Allegra Mendelson, Dili, East Timor – Jose Ramos-Horta, who came out of political retirement to run for president of Southeast Asia's youngest nation a second time, has a raft of challenges as he embarks on his first full week in office.
Ramos-Horta, who has previously served as president and prime minister, decided to re-enter the political arena after accusing his predecessor Francisco Gueterres, popularly known as Lu Olo, of exceeding his constitutional powers and driving the economy into the ground.
He emerged victorious after the presidential vote went to a second round in April.
Known by many as a revolutionary icon, Ramos-Horta was awarded the 1996 Nobel Peace Prize for his work fighting for East Timor's independence. His global prominence has made him a revered figure within the country – now formally known as Timor-Leste – and abroad, and has allowed him to build an impressive network of friends, many of whom travelled to Dili to watch his inauguration.
Last week, Al Jazeera spoke to Ramos-Horta, who explained why he returned to politics and the kind of leader he hopes to be during his five years in office.
The interview has been edited for length and clarity.
Al Jazeera: Why did you decide to run for president again?
Jose Ramos-Horta: I was approached in March 2020 by a large group of people who suggested to me that they wanted me to run again for president. Since 2018, current outgoing president [Lu Olo] made many decisions that were viewed as a violation of the constitution by declining to swear in many cabinet members of the then-majority party. He did this two or three times, which in my view and the view of many people, was an abuse of power by overstepping the boundaries of the limits of the president's authority.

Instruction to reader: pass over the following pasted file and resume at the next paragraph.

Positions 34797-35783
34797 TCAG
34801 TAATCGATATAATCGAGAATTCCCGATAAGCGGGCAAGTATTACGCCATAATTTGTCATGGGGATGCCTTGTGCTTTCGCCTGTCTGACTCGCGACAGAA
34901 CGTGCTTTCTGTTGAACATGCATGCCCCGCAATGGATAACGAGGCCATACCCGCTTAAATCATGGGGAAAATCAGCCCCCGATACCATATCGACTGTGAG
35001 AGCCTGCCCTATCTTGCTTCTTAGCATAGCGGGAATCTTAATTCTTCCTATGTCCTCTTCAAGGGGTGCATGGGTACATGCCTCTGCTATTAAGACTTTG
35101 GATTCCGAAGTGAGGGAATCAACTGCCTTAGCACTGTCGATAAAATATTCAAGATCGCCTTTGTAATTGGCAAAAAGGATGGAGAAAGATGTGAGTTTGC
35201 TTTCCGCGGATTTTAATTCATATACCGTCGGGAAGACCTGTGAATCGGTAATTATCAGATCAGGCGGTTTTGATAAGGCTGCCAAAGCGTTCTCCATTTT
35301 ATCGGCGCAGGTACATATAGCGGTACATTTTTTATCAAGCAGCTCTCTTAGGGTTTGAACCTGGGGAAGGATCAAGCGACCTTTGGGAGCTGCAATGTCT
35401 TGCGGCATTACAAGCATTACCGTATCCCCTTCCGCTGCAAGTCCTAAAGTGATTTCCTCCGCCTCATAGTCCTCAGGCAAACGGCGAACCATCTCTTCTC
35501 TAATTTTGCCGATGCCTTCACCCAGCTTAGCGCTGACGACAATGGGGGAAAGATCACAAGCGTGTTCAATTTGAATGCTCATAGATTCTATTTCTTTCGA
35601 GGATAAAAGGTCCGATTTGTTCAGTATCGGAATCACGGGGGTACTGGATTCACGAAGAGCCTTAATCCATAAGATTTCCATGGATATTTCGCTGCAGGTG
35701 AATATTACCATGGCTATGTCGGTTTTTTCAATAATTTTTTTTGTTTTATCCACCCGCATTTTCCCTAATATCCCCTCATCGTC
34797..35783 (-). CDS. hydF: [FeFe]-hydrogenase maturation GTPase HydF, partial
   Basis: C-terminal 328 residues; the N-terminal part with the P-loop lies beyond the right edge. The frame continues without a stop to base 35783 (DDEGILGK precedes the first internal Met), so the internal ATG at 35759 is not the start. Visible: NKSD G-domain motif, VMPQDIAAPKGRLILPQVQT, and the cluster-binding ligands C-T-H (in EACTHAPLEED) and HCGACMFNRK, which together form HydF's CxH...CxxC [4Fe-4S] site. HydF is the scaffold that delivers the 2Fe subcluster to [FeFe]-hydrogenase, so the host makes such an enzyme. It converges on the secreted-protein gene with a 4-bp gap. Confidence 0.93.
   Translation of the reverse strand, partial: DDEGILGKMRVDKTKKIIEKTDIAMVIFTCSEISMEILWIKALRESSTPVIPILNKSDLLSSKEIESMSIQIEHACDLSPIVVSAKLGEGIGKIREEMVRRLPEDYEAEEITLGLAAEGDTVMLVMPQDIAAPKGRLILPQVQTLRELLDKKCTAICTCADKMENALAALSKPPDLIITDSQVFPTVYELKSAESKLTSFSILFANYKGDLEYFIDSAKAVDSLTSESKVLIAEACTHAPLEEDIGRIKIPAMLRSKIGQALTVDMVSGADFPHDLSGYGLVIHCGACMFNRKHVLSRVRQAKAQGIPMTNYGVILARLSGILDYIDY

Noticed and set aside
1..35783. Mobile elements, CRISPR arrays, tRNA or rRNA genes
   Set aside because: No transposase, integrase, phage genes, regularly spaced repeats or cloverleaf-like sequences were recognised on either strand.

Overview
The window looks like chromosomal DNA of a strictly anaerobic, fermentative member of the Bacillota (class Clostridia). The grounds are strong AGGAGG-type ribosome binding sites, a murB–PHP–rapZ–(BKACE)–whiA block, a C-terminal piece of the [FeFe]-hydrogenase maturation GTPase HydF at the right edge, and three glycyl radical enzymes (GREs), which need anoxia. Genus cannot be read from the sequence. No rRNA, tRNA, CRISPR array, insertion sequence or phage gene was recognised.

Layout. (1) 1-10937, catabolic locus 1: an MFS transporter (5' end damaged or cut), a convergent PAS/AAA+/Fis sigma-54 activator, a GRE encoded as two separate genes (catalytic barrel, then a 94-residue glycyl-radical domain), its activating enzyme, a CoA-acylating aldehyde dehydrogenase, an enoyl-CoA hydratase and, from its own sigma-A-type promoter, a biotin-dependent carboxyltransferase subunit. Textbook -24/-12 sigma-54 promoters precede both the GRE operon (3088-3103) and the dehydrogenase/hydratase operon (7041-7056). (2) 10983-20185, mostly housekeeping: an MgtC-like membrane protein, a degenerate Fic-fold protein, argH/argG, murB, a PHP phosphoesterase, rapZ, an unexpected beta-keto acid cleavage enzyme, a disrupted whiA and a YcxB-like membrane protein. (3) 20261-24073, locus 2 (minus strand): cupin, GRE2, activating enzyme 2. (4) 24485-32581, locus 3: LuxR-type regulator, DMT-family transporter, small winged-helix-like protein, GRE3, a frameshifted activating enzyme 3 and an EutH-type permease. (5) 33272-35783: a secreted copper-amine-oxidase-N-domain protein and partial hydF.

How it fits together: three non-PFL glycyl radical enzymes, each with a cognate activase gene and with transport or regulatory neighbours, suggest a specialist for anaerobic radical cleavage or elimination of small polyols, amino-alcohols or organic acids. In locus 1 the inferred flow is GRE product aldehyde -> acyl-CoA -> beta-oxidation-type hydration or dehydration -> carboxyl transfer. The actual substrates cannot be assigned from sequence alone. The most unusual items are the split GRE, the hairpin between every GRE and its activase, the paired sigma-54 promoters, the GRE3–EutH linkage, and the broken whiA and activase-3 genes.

The government was also incapable of injecting life into the economy, especially in the midst of the pandemic. The president entertained himself by imposing lockdown and stay-away measures and that really damaged the economy. Then the government was incapable of compensating people for their work and for their losses.Al Jazeera: Just a few days before you were to be sworn in, former President Lu Olo introduced a bill to further restrict the president's powers. Why do you think he pushed for this law just before your inauguration?
Ramos-Horta: No one understands why [this bill was passed]. For one, it is totally unconstitutional. You have a constitution – you cannot have a bunch of political parties in parliament decide the limits of the power of the president. It is so idiotic.